jdane, I am a professional orchestral player, and I don’t wear ear plugs anymore.
A good attitude apparently helps, when it comes to hearing loss.
A German study of hearing loss in orchestra musicians found that if the musician had a negative feeling towards the repertoire being played, more often, than players who liked the repertoire more often, the negative emotion players suffered much greater levels of hearing loss than the positive feelings players.
I imagine it has much to do with stress hormones being produced when in a negative mood, which probably make the ear cells and cilia more brittle and less resilient to sudden transients like timpani blasts, but I am not sure of the details.
All I know there is a wife's dinner's ready loud and an after-dinner loud. Before dinner, I find myself slowly cranking up the volume to whatever my head calls for at that moment, then returning after dinner that predinner level is way too loud.
Yes, when you’re 25 and not planning to ever be 65. No, when you are 65 and cussing predisposing yourself to tinnitus when you were 25 listening to high volumes. Who knew you’d ever be getting that old? That kind of age is reserved for old people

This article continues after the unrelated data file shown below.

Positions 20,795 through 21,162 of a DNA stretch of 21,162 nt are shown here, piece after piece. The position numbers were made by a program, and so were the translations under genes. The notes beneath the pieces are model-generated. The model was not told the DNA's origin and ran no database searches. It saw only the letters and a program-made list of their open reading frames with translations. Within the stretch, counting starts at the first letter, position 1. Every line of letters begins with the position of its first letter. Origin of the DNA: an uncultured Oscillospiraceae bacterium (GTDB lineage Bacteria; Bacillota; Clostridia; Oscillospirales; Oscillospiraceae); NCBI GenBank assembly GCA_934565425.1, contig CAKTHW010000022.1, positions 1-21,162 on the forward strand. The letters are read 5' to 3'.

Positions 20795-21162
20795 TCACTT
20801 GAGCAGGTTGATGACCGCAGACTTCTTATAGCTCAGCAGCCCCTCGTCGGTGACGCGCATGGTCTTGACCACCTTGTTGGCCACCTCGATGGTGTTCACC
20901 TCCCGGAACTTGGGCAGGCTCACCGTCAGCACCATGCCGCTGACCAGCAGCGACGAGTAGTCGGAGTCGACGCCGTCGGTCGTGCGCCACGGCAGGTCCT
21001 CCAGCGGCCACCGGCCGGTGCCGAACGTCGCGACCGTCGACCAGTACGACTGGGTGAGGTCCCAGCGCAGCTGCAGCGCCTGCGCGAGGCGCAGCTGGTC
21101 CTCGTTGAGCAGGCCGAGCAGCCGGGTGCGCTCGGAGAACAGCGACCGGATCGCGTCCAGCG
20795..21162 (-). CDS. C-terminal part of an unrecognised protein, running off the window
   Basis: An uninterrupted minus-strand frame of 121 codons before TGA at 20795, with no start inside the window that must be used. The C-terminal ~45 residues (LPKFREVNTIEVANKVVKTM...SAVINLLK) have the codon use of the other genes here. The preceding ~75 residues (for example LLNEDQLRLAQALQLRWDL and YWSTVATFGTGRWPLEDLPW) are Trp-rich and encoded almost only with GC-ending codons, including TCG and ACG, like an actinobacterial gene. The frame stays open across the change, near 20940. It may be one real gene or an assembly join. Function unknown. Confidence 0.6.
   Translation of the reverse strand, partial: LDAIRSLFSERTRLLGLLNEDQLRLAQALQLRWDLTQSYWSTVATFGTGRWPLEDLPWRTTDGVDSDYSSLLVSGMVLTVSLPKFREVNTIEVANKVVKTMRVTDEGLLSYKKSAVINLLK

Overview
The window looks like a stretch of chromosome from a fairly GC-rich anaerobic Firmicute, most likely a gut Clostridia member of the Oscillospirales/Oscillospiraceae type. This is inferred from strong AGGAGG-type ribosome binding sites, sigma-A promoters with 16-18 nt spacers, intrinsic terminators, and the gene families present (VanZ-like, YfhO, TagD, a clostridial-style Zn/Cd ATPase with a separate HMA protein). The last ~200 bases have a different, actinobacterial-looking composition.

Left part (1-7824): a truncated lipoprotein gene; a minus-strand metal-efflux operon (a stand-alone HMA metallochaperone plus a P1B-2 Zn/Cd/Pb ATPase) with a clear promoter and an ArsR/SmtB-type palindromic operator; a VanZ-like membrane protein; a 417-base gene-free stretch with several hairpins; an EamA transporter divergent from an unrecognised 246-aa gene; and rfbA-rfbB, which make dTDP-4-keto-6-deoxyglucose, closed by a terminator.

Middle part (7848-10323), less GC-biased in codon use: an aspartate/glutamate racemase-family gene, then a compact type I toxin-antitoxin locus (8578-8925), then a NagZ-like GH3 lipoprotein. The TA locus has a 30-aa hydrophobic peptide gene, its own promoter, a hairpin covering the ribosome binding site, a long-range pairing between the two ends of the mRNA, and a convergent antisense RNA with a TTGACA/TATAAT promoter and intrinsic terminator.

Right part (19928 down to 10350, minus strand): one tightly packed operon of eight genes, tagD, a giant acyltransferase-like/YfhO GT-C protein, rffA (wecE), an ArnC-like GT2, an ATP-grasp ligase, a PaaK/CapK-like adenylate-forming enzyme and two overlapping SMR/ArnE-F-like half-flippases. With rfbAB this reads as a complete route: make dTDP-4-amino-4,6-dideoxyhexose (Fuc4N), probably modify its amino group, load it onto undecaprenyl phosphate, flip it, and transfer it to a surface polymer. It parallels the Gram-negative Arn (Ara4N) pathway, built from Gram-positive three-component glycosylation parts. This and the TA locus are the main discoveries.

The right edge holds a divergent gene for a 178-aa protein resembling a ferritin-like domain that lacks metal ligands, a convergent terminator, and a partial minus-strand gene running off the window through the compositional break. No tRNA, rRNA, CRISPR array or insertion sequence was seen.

I like loud (90+db) but usually I listen more in the 70-80db (peak) volumes. It’s more comfortable over time. My system isn’t fatiguing at all. I am just bombarded by loud all the time. A little more mellow is good. And I totally disagree with “play at concert levels” thing... that will kill your ears faster than anything. I’m a professional drummer, so I am VERY familiar with loud. I always wear ear protection at concerts these days. We are only getting older and I like hearing with detail.
I find that the optimum level for listening is about a tenth of a twist higher than the level at which I worry that it is going to bother the people in neighboring apartments. I do believe there is a minimum level that you must have to get the full benefit of your system. Paul McGowan of PS Audio has done a number of enlightening YouTube clips on this subject:
There are some general guidance documents on setting up studio monitoring systems for level. Many adopt Bob Katz* approach (1). I came across the following link which is a bit easier to follow (2). The size of the room is very important, since the -20dB point will need to be at somewhere between 75dB for a smallish room (UK lounge :-) ) to 85dB for a big room which is a big range difference.
* Well known mastering engineer.